Is your parrot (I mean project) dead?

A risk register is sometimes not enough.Dead Parrot

Projects are not simple things to manage, even when there is a book, like the the Project Workout, to help you.  So, how do you know if your project is “healthy” and likely to meet the business objectives it was set up to achieve? How do you know it’s not well and truly dead, like the proverbial Monty Python parrot?

Well, a quick look at the risk log may help, together with a view on the issues. The schedule plan updates should show you how you are doing against your baselined plan. (what do mean you don’t have a baseline?)

These are all good ways to gain a feel; they are your day to day instruments. Sometimes, though, it’s good to rise above all the detail of methods, tools, reports and logs and consider in an holistic way, “Will this project really do what we need?”.

The Project Health Check

This is where the project health check comes in. It asks five searching question on each of the following areas of project management:

Project plan
Resources
Ownership
Justifiable case
Expertise
Clear solution
Targeted control

If anyone of those is not adequately covered, then your parrot may indeed be dying.

Let’s have a look at the output from an example:

Example of an output from the Health Check

Example of an output from the Health Check

Overall the tool’s analysis suggests the project is medium risk. Well, you might say, that’s ok, isn’t it? However, if you look at the problem areas you can see they relate to:
Solution – we don’t know what we’re building
Resources – we haven’t got anyone to do whatever it is
Expertise – we don’t fully have the expertise we need.

Now this cluster makes sense. All the management stuff is okay, but if we haven’t got the expertise for the specialist work, then perhaps that’s why we don’t yet have a solution. Also, if there is no solution yet, you can’t really know what resources you need.

So is it okay? If you are in the investigative stages of the project then, yes, you could be okay, assuming you take action to fill the gaps. If however, you are in the development stages or later, then your parrot is probably going to die.

As with all these types of tools, they are there to help you think and self-delusion in answering the questions will reinforce any delusional opinions. For that reason, it’s often good to do this type of assessment in groups and gain a consensus; the value of the discussion will far out weight the paper result.

When would you use this?

I suggest that you use at as an input to every gate decision to provide the decision makers with a summary of the ares which need attention. You can also do it “ad-hoc” in response to any concerns which have been raised.

Is it worth it?

Yes. One company I work ed with employed some consultants to review 12 of their most critical projects. The consultants used their own, very extensive, tools and check lists. When they’d finished their work they took this tool and applied it to all twelve projects. The found a full correlation. In fact, they said if the company had applied this tool first, as a filter, they could have saved 60% of the consulting fee as most of the projects were fine.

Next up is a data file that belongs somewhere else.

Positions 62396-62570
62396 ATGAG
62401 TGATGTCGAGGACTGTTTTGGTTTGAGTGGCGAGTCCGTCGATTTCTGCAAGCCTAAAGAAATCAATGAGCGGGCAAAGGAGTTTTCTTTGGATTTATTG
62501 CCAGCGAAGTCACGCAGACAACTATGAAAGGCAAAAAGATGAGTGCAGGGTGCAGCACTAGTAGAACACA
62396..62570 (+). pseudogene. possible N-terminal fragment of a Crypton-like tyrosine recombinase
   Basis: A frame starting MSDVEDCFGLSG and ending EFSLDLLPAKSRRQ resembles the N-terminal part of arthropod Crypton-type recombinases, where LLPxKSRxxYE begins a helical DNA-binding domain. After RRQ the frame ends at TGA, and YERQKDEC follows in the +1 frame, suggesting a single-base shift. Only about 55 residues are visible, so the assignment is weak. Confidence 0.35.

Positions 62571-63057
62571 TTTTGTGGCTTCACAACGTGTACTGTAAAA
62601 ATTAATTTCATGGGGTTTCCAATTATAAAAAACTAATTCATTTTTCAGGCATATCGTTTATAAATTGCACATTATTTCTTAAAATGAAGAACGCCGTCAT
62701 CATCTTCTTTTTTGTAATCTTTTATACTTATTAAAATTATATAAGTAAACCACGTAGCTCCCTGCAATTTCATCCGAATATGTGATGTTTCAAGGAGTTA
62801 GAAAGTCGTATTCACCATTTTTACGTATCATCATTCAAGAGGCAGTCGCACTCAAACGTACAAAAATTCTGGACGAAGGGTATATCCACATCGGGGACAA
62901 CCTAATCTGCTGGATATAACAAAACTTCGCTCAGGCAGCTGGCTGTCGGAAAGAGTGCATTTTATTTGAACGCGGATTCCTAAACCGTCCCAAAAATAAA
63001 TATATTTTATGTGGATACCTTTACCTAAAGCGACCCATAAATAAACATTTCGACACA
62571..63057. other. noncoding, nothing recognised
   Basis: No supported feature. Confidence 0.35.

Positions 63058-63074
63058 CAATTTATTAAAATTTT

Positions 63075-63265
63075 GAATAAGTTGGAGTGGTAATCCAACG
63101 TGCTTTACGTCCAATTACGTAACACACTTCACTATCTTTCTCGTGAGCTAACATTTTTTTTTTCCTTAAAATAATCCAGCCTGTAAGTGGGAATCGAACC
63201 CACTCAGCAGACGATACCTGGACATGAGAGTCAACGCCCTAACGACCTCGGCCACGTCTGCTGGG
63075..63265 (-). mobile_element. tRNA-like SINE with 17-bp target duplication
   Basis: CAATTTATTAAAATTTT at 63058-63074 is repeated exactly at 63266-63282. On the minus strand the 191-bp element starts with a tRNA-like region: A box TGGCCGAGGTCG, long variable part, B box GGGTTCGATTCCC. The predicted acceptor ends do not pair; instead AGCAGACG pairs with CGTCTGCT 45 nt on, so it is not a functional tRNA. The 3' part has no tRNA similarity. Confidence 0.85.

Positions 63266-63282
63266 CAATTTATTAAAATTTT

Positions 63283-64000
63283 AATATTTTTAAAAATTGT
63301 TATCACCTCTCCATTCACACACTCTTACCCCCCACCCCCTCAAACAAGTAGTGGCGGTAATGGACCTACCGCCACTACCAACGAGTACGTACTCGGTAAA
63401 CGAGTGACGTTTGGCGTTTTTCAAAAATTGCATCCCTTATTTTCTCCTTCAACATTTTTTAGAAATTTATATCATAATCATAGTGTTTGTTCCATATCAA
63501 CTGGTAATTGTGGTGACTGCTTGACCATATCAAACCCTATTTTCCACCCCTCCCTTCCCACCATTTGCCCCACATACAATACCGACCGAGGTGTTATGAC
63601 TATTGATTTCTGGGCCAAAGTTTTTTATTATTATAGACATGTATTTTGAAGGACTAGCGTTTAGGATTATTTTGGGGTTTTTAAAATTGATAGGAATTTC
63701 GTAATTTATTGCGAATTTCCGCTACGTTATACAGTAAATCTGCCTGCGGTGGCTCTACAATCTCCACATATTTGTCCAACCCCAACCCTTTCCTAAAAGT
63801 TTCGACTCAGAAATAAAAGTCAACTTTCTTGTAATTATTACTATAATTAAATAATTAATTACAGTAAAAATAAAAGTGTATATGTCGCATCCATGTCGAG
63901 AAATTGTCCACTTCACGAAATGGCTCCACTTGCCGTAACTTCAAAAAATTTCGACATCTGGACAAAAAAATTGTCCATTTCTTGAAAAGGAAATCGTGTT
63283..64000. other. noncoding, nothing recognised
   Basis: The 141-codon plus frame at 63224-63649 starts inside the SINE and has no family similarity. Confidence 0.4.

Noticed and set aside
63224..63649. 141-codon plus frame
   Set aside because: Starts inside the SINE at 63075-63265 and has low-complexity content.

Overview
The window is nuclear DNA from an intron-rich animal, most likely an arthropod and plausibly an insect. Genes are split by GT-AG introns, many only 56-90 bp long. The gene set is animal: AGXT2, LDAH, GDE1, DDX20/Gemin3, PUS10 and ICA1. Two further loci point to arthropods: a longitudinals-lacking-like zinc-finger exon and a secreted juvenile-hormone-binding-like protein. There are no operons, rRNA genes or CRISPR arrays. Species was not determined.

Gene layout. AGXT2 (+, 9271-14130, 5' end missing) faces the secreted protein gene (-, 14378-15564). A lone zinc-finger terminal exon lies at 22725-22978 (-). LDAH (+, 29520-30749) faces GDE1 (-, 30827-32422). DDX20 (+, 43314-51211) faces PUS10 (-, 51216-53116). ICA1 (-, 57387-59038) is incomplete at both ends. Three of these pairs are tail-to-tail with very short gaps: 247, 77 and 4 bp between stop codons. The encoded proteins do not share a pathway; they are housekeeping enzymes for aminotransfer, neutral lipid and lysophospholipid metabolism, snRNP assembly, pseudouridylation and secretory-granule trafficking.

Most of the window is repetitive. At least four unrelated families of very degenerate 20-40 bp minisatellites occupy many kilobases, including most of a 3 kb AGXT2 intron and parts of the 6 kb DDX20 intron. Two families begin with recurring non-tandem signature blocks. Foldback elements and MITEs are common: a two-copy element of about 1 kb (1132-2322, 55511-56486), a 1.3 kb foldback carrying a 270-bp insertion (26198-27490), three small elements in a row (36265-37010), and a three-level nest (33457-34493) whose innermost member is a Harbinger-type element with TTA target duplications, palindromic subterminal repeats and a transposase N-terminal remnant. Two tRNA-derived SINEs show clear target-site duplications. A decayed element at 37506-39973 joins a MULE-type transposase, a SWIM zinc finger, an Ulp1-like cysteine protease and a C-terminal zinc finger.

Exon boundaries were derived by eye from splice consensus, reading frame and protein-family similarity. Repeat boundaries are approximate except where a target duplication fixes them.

You can find the tool in the CD which accompanies the Project Workout.

Enemies within – why it doesn’t work

Far too many projects fail.

Far too many projects fail.

Project management, in the modern sense, has been with us a long time now. Some people have spent most, if not all their careers engaged in it in one form or another. Research and anecdotal evidence, however, seems to indicate that we still don’t “get it”. Reports continue to be written on “causes of project failure”. Eminent committees are set up to “get to the root of the problem”, international and national standards are created and yet:

  • we still see failure.
  • we still see organisations which ignore the benefits.

Why is this? If I could answer that, then I would be able to charge massive consulting fees! The question is rather like that posed in “Hitchhikers guide to the galaxy” asking, “What is the meaning of life?”  As we all know, the answer is “42” – which doesn’t help us one jot. If I ever came across anyone who knew the solution to stopping “project failure”, I would be very skeptical.

So why can’t people grasp the significance and advantages of business-led project management? We have:

  • lots of good books – like the Project Workout!
  • National and international standards such as BS6079 and ISO21500
  • Leaned societies, like the APM and PMI
  • Conferences galore

Actually, when the Project Workout came out in 1997 it was probably the first to put project management in a business context; earlier books were focused on project management techniques.